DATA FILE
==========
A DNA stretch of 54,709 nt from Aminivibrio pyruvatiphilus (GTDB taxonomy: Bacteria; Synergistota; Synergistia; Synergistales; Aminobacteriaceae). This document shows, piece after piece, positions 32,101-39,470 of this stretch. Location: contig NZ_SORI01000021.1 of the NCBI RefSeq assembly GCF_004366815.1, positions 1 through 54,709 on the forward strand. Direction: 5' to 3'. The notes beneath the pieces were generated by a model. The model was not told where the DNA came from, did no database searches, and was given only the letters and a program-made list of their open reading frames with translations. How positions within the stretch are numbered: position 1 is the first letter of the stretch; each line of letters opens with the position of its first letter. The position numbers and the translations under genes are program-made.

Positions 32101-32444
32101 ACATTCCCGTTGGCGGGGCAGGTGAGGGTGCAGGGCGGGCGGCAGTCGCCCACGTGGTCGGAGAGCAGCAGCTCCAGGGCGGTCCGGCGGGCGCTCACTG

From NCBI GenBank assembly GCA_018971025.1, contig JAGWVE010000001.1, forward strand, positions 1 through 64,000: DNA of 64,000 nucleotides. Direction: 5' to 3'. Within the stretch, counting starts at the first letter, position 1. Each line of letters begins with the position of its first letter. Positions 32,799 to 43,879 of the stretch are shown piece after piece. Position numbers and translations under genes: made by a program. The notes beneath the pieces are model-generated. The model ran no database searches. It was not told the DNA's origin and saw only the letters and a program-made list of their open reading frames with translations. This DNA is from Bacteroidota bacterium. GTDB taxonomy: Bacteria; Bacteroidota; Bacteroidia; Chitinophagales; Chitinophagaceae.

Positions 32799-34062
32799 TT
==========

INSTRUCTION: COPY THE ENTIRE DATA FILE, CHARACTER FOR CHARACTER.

A DNA stretch of 54,709 nt from Aminivibrio pyruvatiphilus (GTDB taxonomy: Bacteria; Synergistota; Synergistia; Synergistales; Aminobacteriaceae). This document shows, piece after piece, positions 32,101-39,470 of this stretch. Location: contig NZ_SORI01000021.1 of the NCBI RefSeq assembly GCF_004366815.1, positions 1 through 54,709 on the forward strand. Direction: 5' to 3'. The notes beneath the pieces were generated by a model. The model was not told where the DNA came from, did no database searches, and was given only the letters and a program-made list of their open reading frames with translations. How positions within the stretch are numbered: position 1 is the first letter of the stretch; each line of letters opens with the position of its first letter. The position numbers and the translations under genes are program-made.

Positions 32101-32444
32101 ACATTCCCGTTGGCGGGGCAGGTGAGGGTGCAGGGCGGGCGGCAGTCGCCCACGTGGTCGGAGAGCAGCAGCTCCAGGGCGGTCCGGCGGGCGCTCACTG

From NCBI GenBank assembly GCA_018971025.1, contig JAGWVE010000001.1, forward strand, positions 1 through 64,000: DNA of 64,000 nucleotides. Direction: 5' to 3'. Within the stretch, counting starts at the first letter, position 1. Each line of letters begins with the position of its first letter. Positions 32,799 to 43,879 of the stretch are shown piece after piece. Position numbers and translations under genes: made by a program. The notes beneath the pieces are model-generated. The model ran no database searches. It was not told the DNA's origin and saw only the letters and a program-made list of their open reading frames with translations. This DNA is from Bacteroidota bacterium. GTDB taxonomy: Bacteria; Bacteroidota; Bacteroidia; Chitinophagales; Chitinophagaceae.

Positions 32799-34062
32799 TT